Though, there we were defining normality by ourselves, which is somewhat a defeat of this whole exercise. We then considered how possibly you can tell what kind of person you are (what strata you fall into) by your enemies. This seemed to make a sort of sense--I personally have a limited pool of people who I would consider my enemies--and I would like to be friends with all of them. To put it another way, I would happily reconcile (and have tried to) with both of them (yeah, I can pretty much think of two people who would probably like me to drop dead) and we were previously friends, with a history of good interaction to build back on whenever we ARE reconciled. Jolly was much in the same boat.

When we looked at HOW they became an "enemy," we discovered that they became our enemy through what we considered unavoidably necessary actions on our part, with full communication as to our reasoning to them, and with their actions or words cutting off the friendship, never ourselves. This seemed promising in terms of our discussion of finding "our label."

If our only enemies were very specific cases and we drew our friends from among many groups, did that mean that we could, indeed, consider ourselves normal? Probably not--since that's a pretty unusual social pattern...which would make us abnormal...but anyhow, this is when the discussion went on to other things.

But briefly, about becoming enemies (and men and women). You've heard the quote, "Hell hath no fury like a woman scorned." It's interesting to note that, while women loathe to be scorned and bring down fire and brimstone on a man who scorns her, a man will often have a similar reaction--but not to a girl who has turned him down. Men seem to take this anger out on a woman who he assumes will turn him down and so he never actually makes any attempt.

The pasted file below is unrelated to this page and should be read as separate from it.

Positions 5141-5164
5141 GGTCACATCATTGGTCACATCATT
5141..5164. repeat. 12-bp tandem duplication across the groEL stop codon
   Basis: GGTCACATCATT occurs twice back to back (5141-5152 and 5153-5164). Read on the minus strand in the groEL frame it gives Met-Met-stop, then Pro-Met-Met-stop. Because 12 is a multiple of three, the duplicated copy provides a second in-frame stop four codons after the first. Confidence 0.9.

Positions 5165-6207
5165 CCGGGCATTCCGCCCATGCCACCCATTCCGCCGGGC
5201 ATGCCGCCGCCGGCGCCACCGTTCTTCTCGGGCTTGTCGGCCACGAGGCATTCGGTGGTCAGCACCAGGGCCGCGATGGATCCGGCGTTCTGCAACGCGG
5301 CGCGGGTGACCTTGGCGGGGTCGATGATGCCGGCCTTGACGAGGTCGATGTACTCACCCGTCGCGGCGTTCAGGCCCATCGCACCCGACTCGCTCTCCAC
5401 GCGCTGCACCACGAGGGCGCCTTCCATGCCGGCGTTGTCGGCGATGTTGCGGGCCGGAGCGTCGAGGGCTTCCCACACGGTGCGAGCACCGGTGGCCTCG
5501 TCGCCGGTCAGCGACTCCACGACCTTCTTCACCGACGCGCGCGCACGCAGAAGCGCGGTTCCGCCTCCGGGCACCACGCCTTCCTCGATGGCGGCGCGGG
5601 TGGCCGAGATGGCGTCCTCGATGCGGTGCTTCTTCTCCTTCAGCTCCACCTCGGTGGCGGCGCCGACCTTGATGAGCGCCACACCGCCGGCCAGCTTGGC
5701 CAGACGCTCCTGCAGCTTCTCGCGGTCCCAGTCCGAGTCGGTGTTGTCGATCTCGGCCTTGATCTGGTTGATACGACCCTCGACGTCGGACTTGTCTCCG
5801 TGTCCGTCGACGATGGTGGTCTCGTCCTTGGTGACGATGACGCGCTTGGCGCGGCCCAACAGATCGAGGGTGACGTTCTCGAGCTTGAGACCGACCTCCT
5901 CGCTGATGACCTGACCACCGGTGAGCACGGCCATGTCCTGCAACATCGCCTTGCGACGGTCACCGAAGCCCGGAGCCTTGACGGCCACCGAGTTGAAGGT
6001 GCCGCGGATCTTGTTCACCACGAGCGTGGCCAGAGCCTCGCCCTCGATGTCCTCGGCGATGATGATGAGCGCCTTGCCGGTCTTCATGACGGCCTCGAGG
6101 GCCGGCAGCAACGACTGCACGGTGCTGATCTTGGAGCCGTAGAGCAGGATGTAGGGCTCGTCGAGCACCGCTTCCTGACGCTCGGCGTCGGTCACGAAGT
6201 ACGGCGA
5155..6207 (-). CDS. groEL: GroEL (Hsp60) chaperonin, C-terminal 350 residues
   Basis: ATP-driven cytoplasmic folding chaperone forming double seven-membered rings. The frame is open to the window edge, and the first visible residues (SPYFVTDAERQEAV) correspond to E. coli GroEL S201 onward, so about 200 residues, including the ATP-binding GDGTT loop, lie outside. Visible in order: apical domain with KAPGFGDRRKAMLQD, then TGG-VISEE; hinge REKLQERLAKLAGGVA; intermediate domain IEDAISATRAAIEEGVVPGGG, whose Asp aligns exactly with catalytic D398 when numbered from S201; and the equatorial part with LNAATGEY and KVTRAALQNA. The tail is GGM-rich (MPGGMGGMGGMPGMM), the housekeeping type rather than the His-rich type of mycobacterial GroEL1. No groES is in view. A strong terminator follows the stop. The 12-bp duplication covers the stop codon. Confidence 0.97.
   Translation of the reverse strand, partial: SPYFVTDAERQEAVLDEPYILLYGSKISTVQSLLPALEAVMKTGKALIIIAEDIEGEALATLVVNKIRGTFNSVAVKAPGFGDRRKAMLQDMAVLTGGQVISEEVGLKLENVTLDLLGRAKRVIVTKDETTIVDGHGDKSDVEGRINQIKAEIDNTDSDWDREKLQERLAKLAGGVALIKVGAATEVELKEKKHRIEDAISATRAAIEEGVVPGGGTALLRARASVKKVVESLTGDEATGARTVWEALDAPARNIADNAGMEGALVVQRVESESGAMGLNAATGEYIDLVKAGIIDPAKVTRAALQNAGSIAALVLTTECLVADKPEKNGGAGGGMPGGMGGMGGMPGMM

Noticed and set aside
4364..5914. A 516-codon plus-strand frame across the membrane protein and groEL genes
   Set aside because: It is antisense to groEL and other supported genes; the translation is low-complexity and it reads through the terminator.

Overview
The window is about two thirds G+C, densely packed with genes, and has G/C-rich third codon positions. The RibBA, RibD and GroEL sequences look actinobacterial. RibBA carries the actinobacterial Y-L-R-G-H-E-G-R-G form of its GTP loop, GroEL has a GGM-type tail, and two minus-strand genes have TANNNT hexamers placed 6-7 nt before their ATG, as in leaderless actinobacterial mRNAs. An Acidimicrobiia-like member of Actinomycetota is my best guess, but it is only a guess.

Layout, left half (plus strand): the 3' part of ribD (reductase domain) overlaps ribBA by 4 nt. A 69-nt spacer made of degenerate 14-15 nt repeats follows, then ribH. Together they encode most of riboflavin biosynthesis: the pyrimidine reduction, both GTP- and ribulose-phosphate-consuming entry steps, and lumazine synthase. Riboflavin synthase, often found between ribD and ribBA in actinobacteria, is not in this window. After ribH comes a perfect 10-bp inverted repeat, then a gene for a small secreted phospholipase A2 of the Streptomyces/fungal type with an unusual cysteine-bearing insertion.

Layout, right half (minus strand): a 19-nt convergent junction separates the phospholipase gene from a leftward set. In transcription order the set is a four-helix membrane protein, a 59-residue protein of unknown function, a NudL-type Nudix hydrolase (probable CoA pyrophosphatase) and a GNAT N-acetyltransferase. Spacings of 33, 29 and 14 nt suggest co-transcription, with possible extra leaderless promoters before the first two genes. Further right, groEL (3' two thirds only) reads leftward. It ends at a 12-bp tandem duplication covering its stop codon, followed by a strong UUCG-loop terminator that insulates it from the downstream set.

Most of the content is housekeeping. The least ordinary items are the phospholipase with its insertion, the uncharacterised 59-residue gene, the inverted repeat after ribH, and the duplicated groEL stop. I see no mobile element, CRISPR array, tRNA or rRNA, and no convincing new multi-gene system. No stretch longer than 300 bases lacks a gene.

We saw this pattern over and over again in guys who never asked us out--possibly never even consciously intended to--but who seemed to perceive somehow that they would never be accepted, and therefore started treating us with their reaction to our assumed scorn.

Take this a step further. People project their reactions onto other people. Men realize that they act a certain way when they assume rejection, so they may anticipate that reaction from a woman who they have not actually turned down/scorned, but who they (the men) would assume they (the women) would assume they (the men) would scorn. In point of fact, women rarely assume they will be scorned (we know better) and when we DO, we react rather differently--up to a point, anyhow.

Again, I know it's convoluted...but this actually happened. Try to follow.

Jolly and I realized that in one of our (former) friendships we now had a situation where the guy knew he would have reacted to scorn in a certain way, and so his projected reaction led to preventative measures based on an assumption about an anticipated rejection never sought or given resulting in a backlash from an event that never happened and was never intended by either party involved.

What can you even DO with something like that?

Anyhow, that's the things going on in Rurajura lately. :)

Isn't it ironic?

1 comment:

~Holly said...

Wow. That was cleverly captured.

I like the Rurajura. :-)